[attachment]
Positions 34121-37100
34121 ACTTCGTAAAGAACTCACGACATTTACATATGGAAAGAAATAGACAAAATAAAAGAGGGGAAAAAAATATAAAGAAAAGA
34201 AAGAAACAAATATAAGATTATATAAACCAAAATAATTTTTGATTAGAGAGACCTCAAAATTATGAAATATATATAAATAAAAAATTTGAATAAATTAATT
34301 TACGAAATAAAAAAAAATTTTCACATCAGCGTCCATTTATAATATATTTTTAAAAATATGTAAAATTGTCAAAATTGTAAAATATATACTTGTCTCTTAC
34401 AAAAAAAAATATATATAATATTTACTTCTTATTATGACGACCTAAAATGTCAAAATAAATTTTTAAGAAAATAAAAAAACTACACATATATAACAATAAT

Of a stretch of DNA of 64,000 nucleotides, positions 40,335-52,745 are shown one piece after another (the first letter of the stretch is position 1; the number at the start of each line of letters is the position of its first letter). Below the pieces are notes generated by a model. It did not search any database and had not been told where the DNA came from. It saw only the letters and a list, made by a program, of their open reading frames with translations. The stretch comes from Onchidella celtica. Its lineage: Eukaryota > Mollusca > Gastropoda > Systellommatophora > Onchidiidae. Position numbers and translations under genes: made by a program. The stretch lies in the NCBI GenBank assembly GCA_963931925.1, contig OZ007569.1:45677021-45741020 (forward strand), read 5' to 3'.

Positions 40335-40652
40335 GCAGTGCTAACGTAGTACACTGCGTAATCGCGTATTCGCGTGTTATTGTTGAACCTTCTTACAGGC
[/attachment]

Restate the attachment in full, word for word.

Positions 34121-37100
34121 ACTTCGTAAAGAACTCACGACATTTACATATGGAAAGAAATAGACAAAATAAAAGAGGGGAAAAAAATATAAAGAAAAGA
34201 AAGAAACAAATATAAGATTATATAAACCAAAATAATTTTTGATTAGAGAGACCTCAAAATTATGAAATATATATAAATAAAAAATTTGAATAAATTAATT
34301 TACGAAATAAAAAAAAATTTTCACATCAGCGTCCATTTATAATATATTTTTAAAAATATGTAAAATTGTCAAAATTGTAAAATATATACTTGTCTCTTAC
34401 AAAAAAAAATATATATAATATTTACTTCTTATTATGACGACCTAAAATGTCAAAATAAATTTTTAAGAAAATAAAAAAACTACACATATATAACAATAAT

Of a stretch of DNA of 64,000 nucleotides, positions 40,335-52,745 are shown one piece after another (the first letter of the stretch is position 1; the number at the start of each line of letters is the position of its first letter). Below the pieces are notes generated by a model. It did not search any database and had not been told where the DNA came from. It saw only the letters and a list, made by a program, of their open reading frames with translations. The stretch comes from Onchidella celtica. Its lineage: Eukaryota > Mollusca > Gastropoda > Systellommatophora > Onchidiidae. Position numbers and translations under genes: made by a program. The stretch lies in the NCBI GenBank assembly GCA_963931925.1, contig OZ007569.1:45677021-45741020 (forward strand), read 5' to 3'.

Positions 40335-40652
40335 GCAGTGCTAACGTAGTACACTGCGTAATCGCGTATTCGCGTGTTATTGTTGAACCTTCTTACAGGC